Metro Charlotte has for the first time dropped off the American Lung Association’s annual list of the smoggiest U.S. cities.
Charlotte’s been a regular on the list of ozone-polluted metro areas since the list began in 2000. The city has struggled for decades to meet federal ozone standards, largely because of tailpipe emissions.
Ozone, sometimes called smog, poses a public health problem. The invisible gas forms in hot, sunny weather and can trigger asthma attacks and worsen respiratory conditions.
But the rankings released Wednesday don’t include Charlotte among the 25 cities with the worst ozone pollution.
Sign Up and Save
Get six months of free digital access to The Charlotte Observer
Metro Charlotte had improved in the ratings in recent years, dropping from eighth-worst in 2009 to 19th in 2013. The rankings are based on data collected over three-year periods.
Don’t make too much of Charlotte’s absence this year, the association warns. Ozone worsened over much of the country because of unusually hot weather in two recent summers. Charlotte benefited by comparison.
The association says 122,000 Mecklenburg County residents have lung diseases. An additional 242,000 people are under 18 and 91,000 over 65, and both groups are vulnerable to air pollution.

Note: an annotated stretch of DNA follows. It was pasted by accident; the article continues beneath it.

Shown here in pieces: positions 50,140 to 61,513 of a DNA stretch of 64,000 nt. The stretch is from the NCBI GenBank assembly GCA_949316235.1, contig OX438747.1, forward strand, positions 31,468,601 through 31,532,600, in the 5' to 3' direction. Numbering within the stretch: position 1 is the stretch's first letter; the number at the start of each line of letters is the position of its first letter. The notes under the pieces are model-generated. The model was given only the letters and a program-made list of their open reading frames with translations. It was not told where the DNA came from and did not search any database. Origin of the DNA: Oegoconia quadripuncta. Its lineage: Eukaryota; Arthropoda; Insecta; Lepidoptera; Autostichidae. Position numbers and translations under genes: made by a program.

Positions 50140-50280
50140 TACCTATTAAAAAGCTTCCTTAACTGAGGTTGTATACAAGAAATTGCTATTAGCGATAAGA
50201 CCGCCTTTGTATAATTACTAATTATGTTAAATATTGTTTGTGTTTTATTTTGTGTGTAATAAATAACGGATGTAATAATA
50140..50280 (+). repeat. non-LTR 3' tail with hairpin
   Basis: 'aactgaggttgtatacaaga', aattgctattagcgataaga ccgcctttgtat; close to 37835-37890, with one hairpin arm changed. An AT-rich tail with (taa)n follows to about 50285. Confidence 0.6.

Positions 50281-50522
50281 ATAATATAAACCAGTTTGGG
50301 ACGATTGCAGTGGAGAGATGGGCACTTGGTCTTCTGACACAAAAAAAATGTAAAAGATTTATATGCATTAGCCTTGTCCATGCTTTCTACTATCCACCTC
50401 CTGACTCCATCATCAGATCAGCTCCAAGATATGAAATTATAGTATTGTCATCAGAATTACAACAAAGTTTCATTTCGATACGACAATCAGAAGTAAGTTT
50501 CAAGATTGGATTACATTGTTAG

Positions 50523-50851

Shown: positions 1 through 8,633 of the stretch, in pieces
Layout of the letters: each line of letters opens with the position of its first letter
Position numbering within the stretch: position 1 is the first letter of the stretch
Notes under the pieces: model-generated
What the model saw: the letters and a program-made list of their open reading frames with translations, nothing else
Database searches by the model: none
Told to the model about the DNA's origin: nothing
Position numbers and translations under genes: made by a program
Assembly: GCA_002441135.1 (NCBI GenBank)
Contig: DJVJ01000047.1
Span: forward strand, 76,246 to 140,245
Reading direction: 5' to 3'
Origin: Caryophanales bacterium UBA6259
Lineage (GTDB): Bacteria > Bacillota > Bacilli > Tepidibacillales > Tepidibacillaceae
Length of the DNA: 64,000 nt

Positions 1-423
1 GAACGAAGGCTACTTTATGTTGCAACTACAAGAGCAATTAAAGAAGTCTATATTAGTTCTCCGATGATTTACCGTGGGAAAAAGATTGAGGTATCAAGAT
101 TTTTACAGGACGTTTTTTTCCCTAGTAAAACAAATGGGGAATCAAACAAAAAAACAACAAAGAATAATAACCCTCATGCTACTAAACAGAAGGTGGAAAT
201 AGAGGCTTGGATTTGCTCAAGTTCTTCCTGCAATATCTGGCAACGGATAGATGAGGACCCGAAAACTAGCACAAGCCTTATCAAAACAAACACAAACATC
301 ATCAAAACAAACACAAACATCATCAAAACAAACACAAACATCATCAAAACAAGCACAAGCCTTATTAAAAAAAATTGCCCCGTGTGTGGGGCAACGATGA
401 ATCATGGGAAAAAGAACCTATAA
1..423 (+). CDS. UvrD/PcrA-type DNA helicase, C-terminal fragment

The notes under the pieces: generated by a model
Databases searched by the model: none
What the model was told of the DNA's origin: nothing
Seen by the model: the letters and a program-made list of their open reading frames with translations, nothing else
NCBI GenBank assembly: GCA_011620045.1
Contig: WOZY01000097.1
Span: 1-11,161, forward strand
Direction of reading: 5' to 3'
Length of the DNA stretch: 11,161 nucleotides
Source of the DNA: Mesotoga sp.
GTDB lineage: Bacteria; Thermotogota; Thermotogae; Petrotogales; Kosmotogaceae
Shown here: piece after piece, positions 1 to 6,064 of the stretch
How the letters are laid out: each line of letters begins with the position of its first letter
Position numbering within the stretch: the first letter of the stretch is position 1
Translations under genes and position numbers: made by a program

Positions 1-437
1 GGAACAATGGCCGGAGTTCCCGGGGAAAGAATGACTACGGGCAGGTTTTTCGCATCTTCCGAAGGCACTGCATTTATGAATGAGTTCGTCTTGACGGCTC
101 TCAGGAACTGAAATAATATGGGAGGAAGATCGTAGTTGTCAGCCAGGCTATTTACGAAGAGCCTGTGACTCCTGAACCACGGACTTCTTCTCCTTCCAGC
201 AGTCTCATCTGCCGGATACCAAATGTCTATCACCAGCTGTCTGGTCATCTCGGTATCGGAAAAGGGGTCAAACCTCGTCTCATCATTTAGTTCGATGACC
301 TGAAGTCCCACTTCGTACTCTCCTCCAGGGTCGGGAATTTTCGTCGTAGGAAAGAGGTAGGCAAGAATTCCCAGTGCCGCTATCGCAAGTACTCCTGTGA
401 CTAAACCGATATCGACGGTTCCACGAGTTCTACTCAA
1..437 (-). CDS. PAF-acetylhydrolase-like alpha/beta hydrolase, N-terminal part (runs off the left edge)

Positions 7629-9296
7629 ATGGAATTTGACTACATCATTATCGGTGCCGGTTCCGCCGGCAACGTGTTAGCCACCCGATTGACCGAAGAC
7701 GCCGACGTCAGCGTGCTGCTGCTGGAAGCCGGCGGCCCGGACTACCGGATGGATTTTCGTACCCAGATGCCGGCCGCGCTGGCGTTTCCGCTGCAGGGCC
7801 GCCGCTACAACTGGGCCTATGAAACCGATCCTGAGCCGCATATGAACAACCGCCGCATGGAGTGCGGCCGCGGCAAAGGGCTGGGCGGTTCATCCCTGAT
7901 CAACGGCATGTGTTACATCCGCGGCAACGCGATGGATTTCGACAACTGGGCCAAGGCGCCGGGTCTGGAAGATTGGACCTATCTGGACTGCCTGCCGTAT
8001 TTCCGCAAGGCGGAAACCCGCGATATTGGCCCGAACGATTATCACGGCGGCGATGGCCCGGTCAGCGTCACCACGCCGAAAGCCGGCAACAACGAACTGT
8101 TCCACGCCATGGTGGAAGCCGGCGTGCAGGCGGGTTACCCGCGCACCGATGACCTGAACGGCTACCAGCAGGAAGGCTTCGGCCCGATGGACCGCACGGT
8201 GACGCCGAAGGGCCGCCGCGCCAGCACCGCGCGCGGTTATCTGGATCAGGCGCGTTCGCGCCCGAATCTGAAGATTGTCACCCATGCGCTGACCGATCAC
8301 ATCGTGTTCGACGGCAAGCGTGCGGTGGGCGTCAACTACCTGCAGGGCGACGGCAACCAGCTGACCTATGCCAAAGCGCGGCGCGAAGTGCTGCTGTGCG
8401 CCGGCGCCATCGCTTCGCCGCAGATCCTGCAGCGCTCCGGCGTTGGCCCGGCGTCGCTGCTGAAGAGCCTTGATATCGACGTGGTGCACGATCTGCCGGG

This week’s rankings don’t include a record low year for ozone in 2013. The Charlotte region never broke the federal standard that summer, when frequent rain inhibited the conditions that breed ozone.
But cleaner vehicle standards and a state crackdown on emissions from coal-fired power plants, which form ozone, also contributed. Previous years with weather similar to last year’s tallied more smoggy days.
The 2013 results “were also because of real emission reductions in the region,” said Leslie Rhodes, Mecklenburg County’s air-quality director. “I think that’s telling.”
The overall trend is toward lower emissions and ozone levels, she said.
The Charlotte region still hasn’t met a newer, tougher ozone standard set in 2008. The deadline to meet that federal standard is the end of 2015. Rhodes said it might be attained sooner if conditions remain good this summer.
The Charlotte Regional Transportation Planning Organization certified April 16 that future road-building projects using federal money won’t make air pollution worse. The determinations are required every four years.